- Increased sensitivity to light
These symptoms can range from mild to severe and can last for hours or days at a time. Bear in mind that viruses and bacteria can also cause similar symptoms, so getting a proper diagnosis is essential.
How Can I Prevent Eye Allergies?
The best way to prevent eye allergies is to avoid triggers and allergens that can cause a reaction. Avoiding allergens entirely can be difficult but there are effective ways to minimize exposure. Here are some tips to reduce your exposure to allergens and protect your eyes:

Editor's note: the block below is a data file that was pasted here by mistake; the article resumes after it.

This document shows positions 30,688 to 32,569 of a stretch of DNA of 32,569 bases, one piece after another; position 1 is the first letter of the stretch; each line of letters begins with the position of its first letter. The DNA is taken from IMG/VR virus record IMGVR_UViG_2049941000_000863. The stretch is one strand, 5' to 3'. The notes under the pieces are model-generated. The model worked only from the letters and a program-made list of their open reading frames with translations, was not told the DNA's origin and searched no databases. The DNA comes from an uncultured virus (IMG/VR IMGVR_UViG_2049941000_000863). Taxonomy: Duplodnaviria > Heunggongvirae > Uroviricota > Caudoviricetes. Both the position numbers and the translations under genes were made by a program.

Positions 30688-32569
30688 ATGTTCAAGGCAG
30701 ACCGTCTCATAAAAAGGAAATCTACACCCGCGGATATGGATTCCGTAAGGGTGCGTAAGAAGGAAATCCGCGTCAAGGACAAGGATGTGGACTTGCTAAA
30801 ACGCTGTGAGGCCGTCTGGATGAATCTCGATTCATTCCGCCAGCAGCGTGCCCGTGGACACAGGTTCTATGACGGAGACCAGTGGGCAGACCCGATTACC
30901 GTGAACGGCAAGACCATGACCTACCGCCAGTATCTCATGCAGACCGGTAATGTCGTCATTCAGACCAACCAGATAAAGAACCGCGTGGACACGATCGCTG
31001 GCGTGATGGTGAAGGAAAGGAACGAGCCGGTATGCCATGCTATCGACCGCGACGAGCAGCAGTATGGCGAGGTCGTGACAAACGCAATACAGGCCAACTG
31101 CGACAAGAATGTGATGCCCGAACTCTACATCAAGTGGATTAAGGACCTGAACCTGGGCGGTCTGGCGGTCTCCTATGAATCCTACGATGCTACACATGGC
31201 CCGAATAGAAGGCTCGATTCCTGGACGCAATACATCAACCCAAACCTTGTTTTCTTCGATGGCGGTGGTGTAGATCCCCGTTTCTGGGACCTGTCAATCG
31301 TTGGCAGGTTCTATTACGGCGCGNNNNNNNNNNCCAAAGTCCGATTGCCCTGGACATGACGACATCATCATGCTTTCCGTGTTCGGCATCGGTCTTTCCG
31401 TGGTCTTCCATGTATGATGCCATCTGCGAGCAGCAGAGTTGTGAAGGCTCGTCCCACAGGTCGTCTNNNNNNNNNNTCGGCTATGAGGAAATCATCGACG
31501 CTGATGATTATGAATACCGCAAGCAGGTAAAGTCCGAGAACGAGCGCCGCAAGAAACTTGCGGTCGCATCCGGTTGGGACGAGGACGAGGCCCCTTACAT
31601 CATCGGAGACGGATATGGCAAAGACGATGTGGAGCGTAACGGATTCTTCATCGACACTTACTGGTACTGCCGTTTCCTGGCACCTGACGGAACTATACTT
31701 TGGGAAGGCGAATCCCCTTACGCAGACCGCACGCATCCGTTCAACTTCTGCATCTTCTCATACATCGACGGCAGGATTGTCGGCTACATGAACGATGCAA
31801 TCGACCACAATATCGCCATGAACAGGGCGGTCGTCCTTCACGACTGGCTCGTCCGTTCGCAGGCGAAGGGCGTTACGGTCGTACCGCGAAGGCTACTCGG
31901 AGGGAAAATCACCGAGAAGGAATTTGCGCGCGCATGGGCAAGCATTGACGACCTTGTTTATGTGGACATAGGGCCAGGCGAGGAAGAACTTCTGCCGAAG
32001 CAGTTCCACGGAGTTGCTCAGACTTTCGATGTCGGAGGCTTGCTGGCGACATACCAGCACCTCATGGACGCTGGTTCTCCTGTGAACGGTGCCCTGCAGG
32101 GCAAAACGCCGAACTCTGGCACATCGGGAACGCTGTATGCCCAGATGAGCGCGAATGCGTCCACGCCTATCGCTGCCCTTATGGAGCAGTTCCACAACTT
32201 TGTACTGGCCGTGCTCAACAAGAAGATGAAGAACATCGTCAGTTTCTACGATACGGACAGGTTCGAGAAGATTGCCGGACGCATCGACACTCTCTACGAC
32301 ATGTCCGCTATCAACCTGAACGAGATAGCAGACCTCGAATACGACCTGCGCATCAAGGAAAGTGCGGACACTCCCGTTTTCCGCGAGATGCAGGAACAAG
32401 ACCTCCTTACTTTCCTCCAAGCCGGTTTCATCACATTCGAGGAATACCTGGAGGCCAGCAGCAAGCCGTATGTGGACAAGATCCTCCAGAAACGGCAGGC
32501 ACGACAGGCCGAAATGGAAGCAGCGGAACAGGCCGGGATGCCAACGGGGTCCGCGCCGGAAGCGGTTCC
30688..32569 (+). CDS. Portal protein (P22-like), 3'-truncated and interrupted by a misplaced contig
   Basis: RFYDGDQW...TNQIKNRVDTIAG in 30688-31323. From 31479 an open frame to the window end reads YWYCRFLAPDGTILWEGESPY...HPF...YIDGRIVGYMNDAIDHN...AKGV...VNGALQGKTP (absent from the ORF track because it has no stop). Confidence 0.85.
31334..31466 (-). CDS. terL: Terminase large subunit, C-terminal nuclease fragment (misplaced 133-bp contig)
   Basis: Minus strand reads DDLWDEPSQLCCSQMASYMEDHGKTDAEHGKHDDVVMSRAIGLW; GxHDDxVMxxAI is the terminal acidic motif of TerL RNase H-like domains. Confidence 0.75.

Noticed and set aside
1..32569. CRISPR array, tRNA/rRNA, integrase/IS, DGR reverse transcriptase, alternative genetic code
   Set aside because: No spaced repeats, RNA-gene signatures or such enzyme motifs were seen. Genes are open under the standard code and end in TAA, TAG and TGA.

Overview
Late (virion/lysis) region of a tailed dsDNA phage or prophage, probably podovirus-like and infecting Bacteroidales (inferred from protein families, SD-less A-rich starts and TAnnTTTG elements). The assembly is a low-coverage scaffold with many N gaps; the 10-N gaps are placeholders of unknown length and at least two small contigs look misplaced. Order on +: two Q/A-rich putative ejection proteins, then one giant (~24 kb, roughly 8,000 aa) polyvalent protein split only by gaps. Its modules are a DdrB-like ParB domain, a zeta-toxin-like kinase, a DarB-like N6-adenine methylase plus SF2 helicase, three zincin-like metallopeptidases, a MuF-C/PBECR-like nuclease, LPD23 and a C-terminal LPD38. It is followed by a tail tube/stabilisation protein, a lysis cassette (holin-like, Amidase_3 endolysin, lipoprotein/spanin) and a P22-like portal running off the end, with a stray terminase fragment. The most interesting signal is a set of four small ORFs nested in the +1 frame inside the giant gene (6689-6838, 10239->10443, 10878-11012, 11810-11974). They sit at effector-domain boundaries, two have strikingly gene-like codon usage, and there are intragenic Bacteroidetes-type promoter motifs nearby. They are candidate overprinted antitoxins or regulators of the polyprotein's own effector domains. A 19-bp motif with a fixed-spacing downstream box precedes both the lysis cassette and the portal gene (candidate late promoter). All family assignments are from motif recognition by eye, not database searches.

- Keep windows closed during the peak pollen season
- Wear sunglasses when outdoors to prevent pollen from getting into your eyes
- Limit outdoor activities on days with high pollen counts and only go
- Use a vacuum and air conditioner with a HEPA filter to remove allergens from inside your home
- Wash your hand and change clothes after petting an animal or visiting a home with a pet
- Replace carpeting with hard floorings, such as tile or wood, as carpets can trap allergens
- Wash your bedding in hot water at least once a week to reduce dust mites
- Clean your floor with a damp rag instead of sweeping
- Use mite-proof covers on mattresses, pillows, and comforters
- If mold triggers your allergy, use a dehumidifier to maintain a humidity level of between 30% and 50%
- If you wear contact lenses, make sure to replace them regularly and clean them properly
- Avoid rubbing your eyes with your hands, as this can cause further irritation
When to See a Doctor